Where should investors put money into energy? To use the old advice from the California gold rush, not into the mines but into miner supplies—picks, shovels and the like. So says Nikko Asset Management.
Energy has been a terrific investment this year. Up almost 67% in 2022, it’s the lone positive sector in the S&P 500, according to Yardeni Research. The trouble is that energy stocks are very volatile. They soared in the middle of the last decade, then crashed in 2019 before the pandemic, and since 2021 has been on the upswing. “There have been 11 energy cycles since 1967,” said Iain Fulton, a Nikko portfolio manager, in an interview.
Yet maybe energy won’t always be such a cyclical yo-yo. With an impetus fueled by climate change, there’s a strong movement toward renewable energy, plus a trend to increase the electrification of the economy (think electric vehicles). This means lots more investing opportunities in energy. A McKinsey study puts the tab at $9.2 trillion by 2050. Other estimates run higher.
The question then becomes: What to invest in? To Nikko, the answer is to go for shares in what it calls “energy broadband infrastructure.” In other words, companies that will aid the big energy transition, but not the energy producers themselves, the investment firm argues in a research paper.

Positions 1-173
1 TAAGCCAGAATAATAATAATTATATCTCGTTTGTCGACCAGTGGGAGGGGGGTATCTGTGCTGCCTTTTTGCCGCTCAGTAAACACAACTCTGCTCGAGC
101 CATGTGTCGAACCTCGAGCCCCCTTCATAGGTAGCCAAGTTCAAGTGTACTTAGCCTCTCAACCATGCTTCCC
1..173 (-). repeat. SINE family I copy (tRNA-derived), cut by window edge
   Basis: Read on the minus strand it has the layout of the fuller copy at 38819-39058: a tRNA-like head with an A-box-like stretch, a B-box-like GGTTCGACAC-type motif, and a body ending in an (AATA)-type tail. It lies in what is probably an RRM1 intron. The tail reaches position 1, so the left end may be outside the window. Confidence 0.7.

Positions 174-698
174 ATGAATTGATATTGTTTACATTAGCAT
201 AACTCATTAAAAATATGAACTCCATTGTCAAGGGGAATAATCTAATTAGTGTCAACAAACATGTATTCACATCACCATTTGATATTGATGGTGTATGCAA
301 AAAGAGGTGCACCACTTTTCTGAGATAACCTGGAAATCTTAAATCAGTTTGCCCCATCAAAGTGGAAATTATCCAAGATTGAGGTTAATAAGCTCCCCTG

First, that means avoid oil companies, which are susceptible to a windfall profits tax, Nikko contends. President Joe Biden has threatened to impose such a levy on oil producers, whose earnings have surged amid shortages and higher crude prices. He may have difficulty doing that, given a GOP-controlled House of Representatives next year, although you never know: The likes of Exxon Mobil are unpopular among a large segment of the electorate Republicans and Democrats.
Also, skip public utilities, says the paper, written by a Nikko portfolio manager, Johnny Russell. Reason: Regulatory bodies can cap their returns. In addition, give a pass to commodities, Nikko advises—as energy future have long defined volatility.
On to the picks and shovels, then. Nikko recommends Worley, an engineering services business, which it says is growing at a double-digit rate. Another is Emerson, which specializes in methane detection and leak prevention of natural gas. “Gas is “the transition fuel” to bridge the gap between today’s fossil fuel dependency and the renewable era, the study says.
Then there’s KBR, which has a unit that has a method to deliver green natural gas, which does not come from carbon-based sources. “Power from hydrogen can be stored,” at some point, Fulton said.
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